For the last few months it has become clear that it is time to let go of my beloved prenatal education classes. This fall will mark my 10th year teaching a class that I developed and shared with expectant parents that I know made a difference in their birth and parenting experiences. With the launch of my book and my desire to focus more on my celebrancy work as well as other paths I am pursuing, I decided that I would retire from teaching. Although I had intended on teaching until December, I have made the difficult decision to retire much earlier than planned due to unforeseeable circumstances. I will teach my last class in August 2015. THE GREAT NEWS is that Mother Nurture Childbirth classes will continue under the very capable hands of doula extraordinaire, Shannon Bedore , who will be teaching this class in Pembroke (location to be determined) on a monthly basis. Contact me at for more information.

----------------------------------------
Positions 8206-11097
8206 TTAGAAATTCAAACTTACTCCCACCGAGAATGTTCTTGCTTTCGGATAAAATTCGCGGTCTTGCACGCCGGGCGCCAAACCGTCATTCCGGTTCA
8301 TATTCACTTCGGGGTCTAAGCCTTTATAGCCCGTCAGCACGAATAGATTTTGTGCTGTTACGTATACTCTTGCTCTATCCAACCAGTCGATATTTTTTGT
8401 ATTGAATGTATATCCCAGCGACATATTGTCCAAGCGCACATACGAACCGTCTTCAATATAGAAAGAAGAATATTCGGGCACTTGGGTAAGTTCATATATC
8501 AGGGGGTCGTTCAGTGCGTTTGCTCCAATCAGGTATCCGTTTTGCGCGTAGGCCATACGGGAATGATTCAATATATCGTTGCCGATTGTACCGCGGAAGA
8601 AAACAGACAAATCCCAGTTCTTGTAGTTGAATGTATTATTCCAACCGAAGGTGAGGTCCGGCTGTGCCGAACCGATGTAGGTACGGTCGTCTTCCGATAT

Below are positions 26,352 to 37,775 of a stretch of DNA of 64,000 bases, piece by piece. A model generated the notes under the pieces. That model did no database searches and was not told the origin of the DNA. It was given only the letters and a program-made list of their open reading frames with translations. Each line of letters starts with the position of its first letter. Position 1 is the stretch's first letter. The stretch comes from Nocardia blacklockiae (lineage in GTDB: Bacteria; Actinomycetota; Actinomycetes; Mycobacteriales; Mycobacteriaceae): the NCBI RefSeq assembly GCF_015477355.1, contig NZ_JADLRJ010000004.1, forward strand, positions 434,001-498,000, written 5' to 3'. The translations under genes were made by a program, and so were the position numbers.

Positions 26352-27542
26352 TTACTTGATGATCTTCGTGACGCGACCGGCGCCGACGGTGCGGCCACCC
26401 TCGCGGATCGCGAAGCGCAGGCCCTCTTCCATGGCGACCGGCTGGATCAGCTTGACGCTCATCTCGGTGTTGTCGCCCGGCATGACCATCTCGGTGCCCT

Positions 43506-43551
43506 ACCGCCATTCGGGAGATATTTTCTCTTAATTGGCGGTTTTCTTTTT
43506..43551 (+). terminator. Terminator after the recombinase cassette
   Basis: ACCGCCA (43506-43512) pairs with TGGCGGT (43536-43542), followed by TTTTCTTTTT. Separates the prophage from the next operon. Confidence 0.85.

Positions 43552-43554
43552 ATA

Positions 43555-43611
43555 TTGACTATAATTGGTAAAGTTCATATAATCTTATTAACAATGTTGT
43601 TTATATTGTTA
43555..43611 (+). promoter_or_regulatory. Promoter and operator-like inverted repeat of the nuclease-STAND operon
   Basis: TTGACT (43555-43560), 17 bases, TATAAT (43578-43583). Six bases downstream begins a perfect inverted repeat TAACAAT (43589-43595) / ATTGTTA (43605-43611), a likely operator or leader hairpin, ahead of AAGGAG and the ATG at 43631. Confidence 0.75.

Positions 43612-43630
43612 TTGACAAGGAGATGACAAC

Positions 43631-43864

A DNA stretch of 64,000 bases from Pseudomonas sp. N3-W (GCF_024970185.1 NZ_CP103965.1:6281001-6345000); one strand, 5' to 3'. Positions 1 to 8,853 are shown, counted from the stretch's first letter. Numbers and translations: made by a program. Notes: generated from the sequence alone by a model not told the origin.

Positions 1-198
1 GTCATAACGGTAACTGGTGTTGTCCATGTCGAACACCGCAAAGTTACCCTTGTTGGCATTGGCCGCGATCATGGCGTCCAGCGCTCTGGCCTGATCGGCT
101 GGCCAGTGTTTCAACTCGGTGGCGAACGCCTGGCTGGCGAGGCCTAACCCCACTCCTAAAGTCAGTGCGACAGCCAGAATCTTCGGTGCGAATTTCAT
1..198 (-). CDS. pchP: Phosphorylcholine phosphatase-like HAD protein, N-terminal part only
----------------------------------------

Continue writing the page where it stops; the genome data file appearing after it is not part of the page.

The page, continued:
Prenatal Class 2006

It has been a struggle as I know how beneficial these classes have been and frankly, I love teaching especially couples who are embarking on this great adventure of parenting. But my heart isn’t in it as it used to be and that is because I am feeling called to use my skills and knowledge in other capacities namely offering more workshops for women who have experienced difficult/ traumatic births or unexpected outcomes as well as developing workshops for those who care for couples in labour/ birth and who have experienced vicarious trauma as a result like doulas, nurses, etc. Although I have been offering this workshop for 7 years now, I know that there is much more demand and I want to make the space in my life to put my energy into helping women who find themselves living with the aftermath of a difficult/ negative birth. There is much healing work to do in this area and the time is right for it.